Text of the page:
When it comes to a somewhat frightening topic like cancer, many of people seem to automatically shut down emotionally when talking about it, almost denying it exists. However, this is not the case with local theatre company Speak Up! Act Out!
An extremely insightful and powerful experience
Three extremely strong performers in the form of Angela El-Zeind (who also created and directed this piece based on her own experience with breast cancer), Chess Dillon-Reams, and Aurea Williamson came together and created Rebel Boob. It's a play that looked at inspirational real stories from men and women who had suffered from breast cancer, and not only acknowledged the pain associated with it, but also cleverly transformed that pain using monologues, video and dance to channel the simple, yet powerful message that this experience in a way could release fears and doubts to transform someone into a stronger person who appreciated life more than before.
Being a difficult subject to cover, there was always going to be a risk of triggering someone watching Rebel Boob. However, it was clear that the detailed and thorough research had been done by working with local cancer charities to show in a positive and sensitive way, that change was a huge part of the process, and the cast embraced each different emotion of each story with dignity. Even though this piece was in the beginning phases of transition itself into something bigger, the performances, music and dance already had a very strong framework with so much variation in speed, physicality, stillness and more to produce an extremely insightful and powerful experience. Using nothing but a couple of boxes and an empty floor space to move in, as well as a higher, empty stage with a screen showing visuals that complimented the individual performances, Rebel Boob seemed like it was not just a stage play, but an interactive and engaging learning experience that resonated with all of us emotionally even if we hadn't experienced cancer ourselves.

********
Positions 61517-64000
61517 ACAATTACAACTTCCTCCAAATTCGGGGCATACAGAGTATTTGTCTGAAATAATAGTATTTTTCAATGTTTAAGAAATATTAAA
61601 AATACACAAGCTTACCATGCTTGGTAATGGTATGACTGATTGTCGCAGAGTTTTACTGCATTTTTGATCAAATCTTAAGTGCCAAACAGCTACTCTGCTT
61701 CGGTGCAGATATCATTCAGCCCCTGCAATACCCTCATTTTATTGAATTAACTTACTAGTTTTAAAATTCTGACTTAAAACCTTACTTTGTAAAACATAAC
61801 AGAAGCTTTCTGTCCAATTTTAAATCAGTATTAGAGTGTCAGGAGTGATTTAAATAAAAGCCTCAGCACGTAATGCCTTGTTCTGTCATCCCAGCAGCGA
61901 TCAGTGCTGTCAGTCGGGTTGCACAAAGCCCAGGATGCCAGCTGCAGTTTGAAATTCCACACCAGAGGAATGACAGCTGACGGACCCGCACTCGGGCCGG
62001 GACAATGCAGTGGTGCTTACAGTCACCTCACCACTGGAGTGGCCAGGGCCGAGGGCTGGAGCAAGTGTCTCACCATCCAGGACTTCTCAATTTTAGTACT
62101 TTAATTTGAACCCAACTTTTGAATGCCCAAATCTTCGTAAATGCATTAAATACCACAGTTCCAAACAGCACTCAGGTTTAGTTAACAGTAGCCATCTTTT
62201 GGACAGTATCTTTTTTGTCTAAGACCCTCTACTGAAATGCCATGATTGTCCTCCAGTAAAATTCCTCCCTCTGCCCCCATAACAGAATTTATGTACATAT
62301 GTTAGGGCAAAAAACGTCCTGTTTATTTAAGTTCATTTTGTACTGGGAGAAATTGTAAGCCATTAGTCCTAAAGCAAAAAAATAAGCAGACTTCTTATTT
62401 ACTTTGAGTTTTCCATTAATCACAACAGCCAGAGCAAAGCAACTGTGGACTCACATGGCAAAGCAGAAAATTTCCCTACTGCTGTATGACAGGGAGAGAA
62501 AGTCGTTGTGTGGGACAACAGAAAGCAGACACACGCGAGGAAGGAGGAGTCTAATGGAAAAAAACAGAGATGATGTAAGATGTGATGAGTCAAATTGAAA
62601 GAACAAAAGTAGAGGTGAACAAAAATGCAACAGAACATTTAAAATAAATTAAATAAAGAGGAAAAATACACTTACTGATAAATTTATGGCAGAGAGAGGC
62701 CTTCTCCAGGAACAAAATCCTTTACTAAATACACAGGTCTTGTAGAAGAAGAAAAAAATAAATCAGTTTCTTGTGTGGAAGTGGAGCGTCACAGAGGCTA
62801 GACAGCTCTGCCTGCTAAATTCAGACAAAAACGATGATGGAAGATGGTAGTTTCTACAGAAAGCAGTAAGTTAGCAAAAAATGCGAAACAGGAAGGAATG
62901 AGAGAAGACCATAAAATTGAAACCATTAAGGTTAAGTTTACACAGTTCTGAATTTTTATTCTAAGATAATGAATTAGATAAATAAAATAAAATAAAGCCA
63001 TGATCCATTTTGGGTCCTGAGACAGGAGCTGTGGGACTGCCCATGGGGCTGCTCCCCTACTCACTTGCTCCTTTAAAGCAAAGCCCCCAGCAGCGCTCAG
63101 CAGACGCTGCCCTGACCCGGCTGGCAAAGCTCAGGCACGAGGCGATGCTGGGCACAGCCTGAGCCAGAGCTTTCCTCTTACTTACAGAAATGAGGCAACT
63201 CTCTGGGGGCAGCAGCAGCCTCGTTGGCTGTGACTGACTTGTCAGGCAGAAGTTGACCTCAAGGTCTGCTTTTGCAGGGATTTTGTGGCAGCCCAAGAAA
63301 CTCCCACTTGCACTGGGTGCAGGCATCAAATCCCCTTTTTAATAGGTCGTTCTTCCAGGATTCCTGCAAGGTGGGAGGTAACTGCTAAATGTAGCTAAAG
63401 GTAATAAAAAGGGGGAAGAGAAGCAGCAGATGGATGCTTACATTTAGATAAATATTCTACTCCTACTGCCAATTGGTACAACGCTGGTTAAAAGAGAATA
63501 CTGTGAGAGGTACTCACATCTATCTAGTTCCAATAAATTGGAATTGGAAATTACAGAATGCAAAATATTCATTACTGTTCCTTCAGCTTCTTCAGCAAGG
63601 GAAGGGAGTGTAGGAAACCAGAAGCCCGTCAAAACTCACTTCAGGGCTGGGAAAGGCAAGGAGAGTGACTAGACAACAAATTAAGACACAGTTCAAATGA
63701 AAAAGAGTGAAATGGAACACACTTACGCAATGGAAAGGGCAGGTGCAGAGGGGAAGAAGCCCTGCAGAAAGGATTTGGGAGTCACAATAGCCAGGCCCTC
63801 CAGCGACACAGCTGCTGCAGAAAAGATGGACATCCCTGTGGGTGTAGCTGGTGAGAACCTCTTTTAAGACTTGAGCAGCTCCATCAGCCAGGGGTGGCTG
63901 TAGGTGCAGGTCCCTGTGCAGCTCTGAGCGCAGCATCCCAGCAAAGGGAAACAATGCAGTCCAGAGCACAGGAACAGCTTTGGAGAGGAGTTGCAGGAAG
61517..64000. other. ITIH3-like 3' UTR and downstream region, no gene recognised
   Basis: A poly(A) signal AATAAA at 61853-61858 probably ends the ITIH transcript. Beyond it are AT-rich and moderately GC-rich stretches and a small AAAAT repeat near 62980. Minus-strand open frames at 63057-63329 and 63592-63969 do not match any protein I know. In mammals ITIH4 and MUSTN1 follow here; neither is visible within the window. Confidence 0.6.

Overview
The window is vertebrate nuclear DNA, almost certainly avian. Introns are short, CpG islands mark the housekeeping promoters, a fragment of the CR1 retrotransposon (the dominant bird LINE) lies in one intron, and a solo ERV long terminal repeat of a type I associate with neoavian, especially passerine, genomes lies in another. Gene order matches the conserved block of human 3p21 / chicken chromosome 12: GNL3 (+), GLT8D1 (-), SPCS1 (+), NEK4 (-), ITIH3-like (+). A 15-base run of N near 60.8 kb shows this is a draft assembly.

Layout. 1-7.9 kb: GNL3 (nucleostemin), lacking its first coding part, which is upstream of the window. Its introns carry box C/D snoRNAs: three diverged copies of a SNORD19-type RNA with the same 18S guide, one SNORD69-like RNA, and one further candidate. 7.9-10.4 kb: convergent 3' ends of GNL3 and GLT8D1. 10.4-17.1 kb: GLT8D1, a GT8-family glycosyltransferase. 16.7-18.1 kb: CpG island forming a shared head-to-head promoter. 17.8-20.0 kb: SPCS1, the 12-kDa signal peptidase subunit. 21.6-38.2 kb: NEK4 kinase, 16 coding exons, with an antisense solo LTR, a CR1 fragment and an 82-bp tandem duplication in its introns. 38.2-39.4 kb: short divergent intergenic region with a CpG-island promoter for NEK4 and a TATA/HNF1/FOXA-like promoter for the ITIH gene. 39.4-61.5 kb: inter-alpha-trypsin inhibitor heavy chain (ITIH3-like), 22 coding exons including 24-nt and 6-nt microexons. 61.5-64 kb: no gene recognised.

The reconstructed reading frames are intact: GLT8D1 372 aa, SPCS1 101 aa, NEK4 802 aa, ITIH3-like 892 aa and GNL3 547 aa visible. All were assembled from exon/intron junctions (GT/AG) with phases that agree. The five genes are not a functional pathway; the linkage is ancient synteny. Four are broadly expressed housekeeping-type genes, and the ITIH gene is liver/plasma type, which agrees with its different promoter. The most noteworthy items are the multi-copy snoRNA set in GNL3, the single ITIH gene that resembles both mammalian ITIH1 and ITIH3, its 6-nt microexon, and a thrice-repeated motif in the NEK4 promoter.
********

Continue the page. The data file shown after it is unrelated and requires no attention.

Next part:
One thing that could be slightly improved is the tech aspects of this show. A couple of times the sound did threaten to overwhelm the actors making it hard to listen to them. Also, in moments of listening to the stories, there were beautiful dances to complement the monologues. Due to the neutral light flooding the stage in those sections, it was a little difficult at times to know where to focus your attention. This could be easily rectified by making sure the light just focuses on the movement with the words in the background to make it more visually and orally stimulating so we could concentrate on the emotions generated.
This part of things aside, Rebel Boob was not just about breast cancer, but about community spirit, uplifiting each other during uncertainty, joy and more. El-Zeind had created something that I believe will grow into something special by not only spreading awareness, but also change perspectives on how we see cancer. This was an experience not to be missed.